Horse welfare, biosecurity and transportation discussed within the context of China during the fifth session of Asia Horse Week
The Asia Horse Week continued to steam ahead at full pace on the second morning of the event. They did not hold back on the proceedings, with the day kicking off with a revealing session looking into horse security and welfare.
The director Peden Bloodstock, Mrs. Fiona McCormack, VetMB MRCVS, opened with an introduction to her long-established equine transportation and logistics company. She drew light on what it takes to move horses around the world and explained the multifaceted system behind it. “We instil in our team, in our stakeholders and the authorities that we are working with that the welfare of the horses is absolutely paramount,” she said.
She also discussed the global distribution of equestrianism and explained how she is trying to open new areas for horse sport. “We all know there has been an exponential growth in our sport and we are moving horses now to more locations across the globe,” she commented. She added that she is working with her company to encourage the global growth of the sport. They are making efforts to get the correct logistics in place to keep horses moving and keep them on top of the competition schedule.
The Head of Hong Kong Jockey Club’s Quarantine Department, Dr. Brian Stewart, elaborated on the logistical procedures behind horse transportation with a review of his club’s new Conghua Training Centre in Guangzhou. In December 2017, the Hong Kong SAR and Chinese Mainland authorities signed four memoranda to create a special biosecurity zone in the Conghua District, which is the only internationally-recognised Equine Disease Free Zone in the Chinese Mainland.
The Conghua Training Centre will officially open in August 2018 and help develop the sport in China, but it was many years in the making. “We needed to create systems, build liaisons with government authorities, and make something that was not possible before, happen,” Dr. Brian Stewart commented. Defining it as a quarantined training ground, he raised the importance of education and biosecurity.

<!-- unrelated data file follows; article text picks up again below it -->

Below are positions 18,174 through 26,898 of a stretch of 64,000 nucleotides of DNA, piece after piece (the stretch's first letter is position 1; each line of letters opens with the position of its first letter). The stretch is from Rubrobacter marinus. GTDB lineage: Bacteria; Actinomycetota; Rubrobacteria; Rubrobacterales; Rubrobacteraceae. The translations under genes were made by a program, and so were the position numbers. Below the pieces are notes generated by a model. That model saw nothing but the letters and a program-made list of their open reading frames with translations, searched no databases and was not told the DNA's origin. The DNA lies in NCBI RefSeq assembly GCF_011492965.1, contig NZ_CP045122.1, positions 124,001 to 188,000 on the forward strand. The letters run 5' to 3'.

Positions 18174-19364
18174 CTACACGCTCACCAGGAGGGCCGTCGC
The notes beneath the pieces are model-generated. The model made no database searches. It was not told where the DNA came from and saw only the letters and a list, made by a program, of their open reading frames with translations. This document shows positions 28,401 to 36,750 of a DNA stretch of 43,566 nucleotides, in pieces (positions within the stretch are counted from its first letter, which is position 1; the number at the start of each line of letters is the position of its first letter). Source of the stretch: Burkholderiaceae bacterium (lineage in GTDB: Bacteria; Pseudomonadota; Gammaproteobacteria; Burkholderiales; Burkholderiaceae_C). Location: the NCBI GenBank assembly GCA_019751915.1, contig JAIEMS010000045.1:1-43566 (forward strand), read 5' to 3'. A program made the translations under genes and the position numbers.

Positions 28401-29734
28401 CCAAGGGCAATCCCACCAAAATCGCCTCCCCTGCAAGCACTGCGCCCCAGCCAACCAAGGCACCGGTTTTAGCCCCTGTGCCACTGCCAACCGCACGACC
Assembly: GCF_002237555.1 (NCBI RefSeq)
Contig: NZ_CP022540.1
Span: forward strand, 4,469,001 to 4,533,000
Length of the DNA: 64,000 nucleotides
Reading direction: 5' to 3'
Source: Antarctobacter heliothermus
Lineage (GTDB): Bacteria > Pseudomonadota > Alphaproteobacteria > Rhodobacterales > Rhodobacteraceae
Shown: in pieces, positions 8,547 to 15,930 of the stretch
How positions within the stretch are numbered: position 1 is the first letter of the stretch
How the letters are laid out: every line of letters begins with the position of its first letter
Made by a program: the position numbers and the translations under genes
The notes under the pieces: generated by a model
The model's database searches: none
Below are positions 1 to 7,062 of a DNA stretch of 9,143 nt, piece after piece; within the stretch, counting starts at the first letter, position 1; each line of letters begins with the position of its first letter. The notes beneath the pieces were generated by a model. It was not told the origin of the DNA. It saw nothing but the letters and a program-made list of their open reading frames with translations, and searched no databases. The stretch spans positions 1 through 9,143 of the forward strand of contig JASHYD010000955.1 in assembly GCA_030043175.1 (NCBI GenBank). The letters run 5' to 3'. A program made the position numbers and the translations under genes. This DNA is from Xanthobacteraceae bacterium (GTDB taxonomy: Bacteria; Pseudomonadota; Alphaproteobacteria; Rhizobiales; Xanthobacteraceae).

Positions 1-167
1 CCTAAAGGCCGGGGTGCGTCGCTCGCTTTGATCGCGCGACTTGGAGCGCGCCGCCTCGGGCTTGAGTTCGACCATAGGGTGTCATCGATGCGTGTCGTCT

“Anyone working in the field has to be aware of the consequences and biosecurity should be a second nature part of their job,” he said. He added that although there is not a wide awareness of the importance of biosecurity in China, they should be able to develop this. “Where there is a will, there is a way,” he summarised.
Another key figure from the Hong Kong Jockey Club expanded on the issue of biosecurity training later in the session. Dr. Chris Riggs, BVSc, PhD, DEO, DipECVS, MRCVS Head of Veterinarian HKJC, said everyone has a fundamental responsibility to look after horses, and everyone in the industry should work together to provide advice on horse nutrition and medicine, and develop better equipment. He explained that although China is buying more horses from around the world and has aspirations to achieve world standards, the country still has a long way to go. “There is a significant lack of equine veterinary expertise within China and a dearth of facilities in which to treat horses,” he said, adding that there is only one equine operating theatre in the whole of China.
A clinician with the Hong Kong Jockey Club wrapped up the session by providing the audience with an inside look at the Longines Masters. Dr. Adrian Farrington BVSc, MRCVS – Team Vet, showed how they protect biosecurity at such events and what goes on behind the scenes.
At the end of the session, the speakers’ answered question from the audience, and the status of the equestrian industry in China was a key topic. Mrs. Fiona McCormack, revealed that, aside from Liège airport, Shanghai was one of the best airports in the world for transporting horses – but this was only thanks to a long process of learning which she herself had been a key instigator of. The speakers all agreed that while China has a long way to go, there are already major initiatives in place which will help develop the industry.